oned up. Scott wasn't loser, but Moran held
up a very badly chawed up finger. Greased
rags were applied, and yesterday Moran was
around police headquarters looking up a war
rant for Scott's arrest as a further balm for hi?
The Entertainment at the Opera House
The Farini opera troupe return to the city
to-morrow night and present a royal bill,
being portions of three popular operas. Th
first act of LaTraviata is to be given, and in
this scene Miss Gilbertie Davidson will make
her debut. Miss Gilbertie is but sixteen years
of age, but she has reached a degree of pro
ficiency which enables her to assume the
part of Violetta with success. As St. Paul
generally kindly welcomes home talent, we
hope to see this young lady receive a
cordial greeting to-morrow night.
'The entertainment will be an attractive
one throughout, as the programme elsewhere
printed clearly demonstrates. I will be the
star entertainment of this fine company.
Buy your New Year's gifts at Merrill's.
The Weekly "Globe."
Tha mammoth sheet, the WEEK LY GLOBE,
is ready this morning. I is double the size
of the daily, containing nearly fifty six col
umns of reading matter. I is an admirable
copy to mail to Eastern friends. I is
a splendid paper for regular subscribers, and
is sent postage paid for one dollar per year.
At Cost Until January First.
We will close out our Russia leather goods,
fans, cut glass bottles and holiday goods gener
ally, at cost until January-first. A splendid
opportunity to purchase really fine goods at a
low price. D. D. LAMBIE & Co.
Twenty-one meal tickets, $3.50 single meals,
25 cents, at Williamson's. 67 Wabashaw street.
Go to Merrill's for New Year's gifts
The late heavy fall of snow in Wisconsin
rejoices the hearts of lumbermen.
The earnings of the Chicago, Milwaukee
& St Paul lailroad for 1878, will reach
A new building is to be erected to accom
modate the business and publication of the
J. W. Sankey of the Walworth County
Independent, is just deceased of consump
tion, aged 29 years.
A lad in Milwaukee eleven years old, in at
tempting to jump upon a moving railroad
train, fell, and had one of his legs crushed.
Wm. Keuping, of Fond dii Lac, the pro
prietor of the largest tannery in that paat of
the State, and a man of business ability, has
A steam barge owned in Milwaukee, passed
Mackinaw straits Dec. 19. She will not be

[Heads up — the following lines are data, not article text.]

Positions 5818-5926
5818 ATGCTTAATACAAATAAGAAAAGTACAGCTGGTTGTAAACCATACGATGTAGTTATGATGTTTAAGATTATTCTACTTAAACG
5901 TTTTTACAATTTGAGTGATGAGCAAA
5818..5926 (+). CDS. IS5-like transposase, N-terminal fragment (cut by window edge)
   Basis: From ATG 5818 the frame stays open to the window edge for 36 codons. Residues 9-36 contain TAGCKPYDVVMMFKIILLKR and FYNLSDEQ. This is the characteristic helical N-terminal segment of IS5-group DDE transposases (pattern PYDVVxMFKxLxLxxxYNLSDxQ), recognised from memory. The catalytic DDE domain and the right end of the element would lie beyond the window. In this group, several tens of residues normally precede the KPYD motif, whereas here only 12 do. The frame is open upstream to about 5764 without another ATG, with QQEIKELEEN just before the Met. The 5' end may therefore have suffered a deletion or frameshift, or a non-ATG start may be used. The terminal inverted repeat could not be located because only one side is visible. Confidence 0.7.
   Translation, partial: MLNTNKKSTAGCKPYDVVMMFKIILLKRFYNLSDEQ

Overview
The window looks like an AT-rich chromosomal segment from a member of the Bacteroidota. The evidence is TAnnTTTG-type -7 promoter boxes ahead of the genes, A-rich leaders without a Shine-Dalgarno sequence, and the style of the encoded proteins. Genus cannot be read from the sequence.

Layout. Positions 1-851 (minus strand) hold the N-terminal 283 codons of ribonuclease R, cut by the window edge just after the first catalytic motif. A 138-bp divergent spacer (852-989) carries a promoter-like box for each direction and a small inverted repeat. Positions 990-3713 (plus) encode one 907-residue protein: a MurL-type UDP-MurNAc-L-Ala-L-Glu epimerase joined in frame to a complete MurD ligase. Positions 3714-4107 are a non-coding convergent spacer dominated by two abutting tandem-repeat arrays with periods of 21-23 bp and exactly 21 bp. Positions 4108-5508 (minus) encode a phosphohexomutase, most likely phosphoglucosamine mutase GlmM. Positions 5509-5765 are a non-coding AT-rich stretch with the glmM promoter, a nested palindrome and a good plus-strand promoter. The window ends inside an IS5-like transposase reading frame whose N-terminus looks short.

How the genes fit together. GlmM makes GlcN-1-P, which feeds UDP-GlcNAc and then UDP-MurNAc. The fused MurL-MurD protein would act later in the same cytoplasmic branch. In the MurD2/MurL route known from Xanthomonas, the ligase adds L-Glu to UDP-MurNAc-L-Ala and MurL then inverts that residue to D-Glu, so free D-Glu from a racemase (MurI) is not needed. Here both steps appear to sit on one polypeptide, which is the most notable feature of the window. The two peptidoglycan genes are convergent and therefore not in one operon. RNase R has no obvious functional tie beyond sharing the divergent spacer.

able to return. Lake navigation has con
tinued nine months.
Frank Brown, son of Benjamin Brown of
Milwaukee, was killed in Menominee lately,
by the falling of a tree. was at work in
the pineries* where he had gone for the
I the counties of Dunn, Pierce, St. Croix.
Barron, Polk, Chippewa and Ea Claire!
beer stamps have been sold during the pres
ent year to the amount of $4,205, a fall off
of $450 from the previous year.
A clergyman brought suit against the Osh
kosh Telegraph for libel. Th case was set
tled by the parties, the editor paying costs
and six cents damage. I is hinted that the
editor is to drink nothing stronger than
cider in ttfe future.
Some Senators Think*
Senator McDonald, of Indiana, is the only
man in Washington who can wear a cloak so
as to make him resemble one of the Roman
Senators. Some Senators think that a red
nose is sufficient.
Thomas Mullins has^een appointed post
master at Millville, Wabashaw county, vice
DAII/F WEATHER BtTCI,ETIN.
OFFICE OF OBSERVATION, SIGNAL COBPS,^ U. 'gf. A
INGEBSOLL BLOCK, THIRD STREET,
ST. PAUL, MINN.
Observations taken at the same moment of
time at all stations.
Meteorological Record, Dec. 25. 1878, 9:56 p. M.
Bar. Ther. Wind. Weather.
Breckenridge..30.11 11 N. Cloudy.
St. Paul 30.03
pAILY LOCAL MEANS.
Bar. Ther. Rel. Hum. Wind. Weather.
30.108 8.12 70.3 SW. Clear
Amount of rainfall or melted snow, .00 max
imum thermometer, 17 minimum thermome
s' R. J. LEWIS,
Sergeant Signal Corps, U. S. A.
/&""- J. ^'-W3iK
''l}. ILM-ll^.- I-
AUERBACHIn this city, at 8:30 P. M., Dec. 22d,
1878, Maurice Auerbach, Jr., aged 5 years.
Funeral from residence, No. 50 Woodward avenue,
at 3 P. M., Thursday, 28th inst. Friends are invited
Grreat Bar gains.
THE STOCK ~T)T
ScMte & Weiss, 102 East Street,
Trimmed Hats^ Ribbons,
Wet s, Feathers, Flowers,
ladies' and Children's Furs,
Must be sold, regardless of price therefore I shall
offer the game to the ladies and the trade, at prices
far below New York prices, for the next eight days.
342-46 E A. SMITH, Assignee.
Craig & LarMn,
East Third St., St. Paul.
A LAKGE ASSOETMENT OF THOSE
71 JCAST THIRIi STREET.
55 Jackson Street
Offers a fnll and complete assortment of SEAX
MINK, and all classes of Furs. Also a splendid line
of SILK WRAPS, at prices to meet any demand, i
BOOTS AND SHOES.
Boot and Shoe Maker,
NO. 9 WEST Tllliili STREET,
Having purchased the entire business of Mr. A.
Hood, including all his measure books and private
lasts, will spare no pains to give entire satisfaction to
his patrons, and respectfully solicits their orders.
niiMiiiwi i inm^mjiriiiriiii ii IIIII IIIIMI iiiwmi
Notice to CreditorsHearing Before
Iu the matter of the eslfete of. Israel Q. Lash, de
ceased: Notice is hereby given, that the undersigned hrivti
beeu appointed by the Judge of the Probate Court of
the county of Kamsey, State of Minnesota, commis
sioners in the matter of said estate, to receive, ex
amine and adjust all claims cud demands of all per
sons against said Israel G. Lash, late of the county
of Forsyth, North Carolina, deceased that i
months from November 4th, 1878, have been limited
and allowed by said court to creditors to present
their claims to us as aforesaid and that we will, on
the second Tuesday of every snonth for the next six
months, (beginning on Tuesday, the 10th day of De
cember, 1878, at the office of I V. Heard, in
Warner's Bock, in St. Paul, in said county, meet to
receive, examine and adjust claims and demands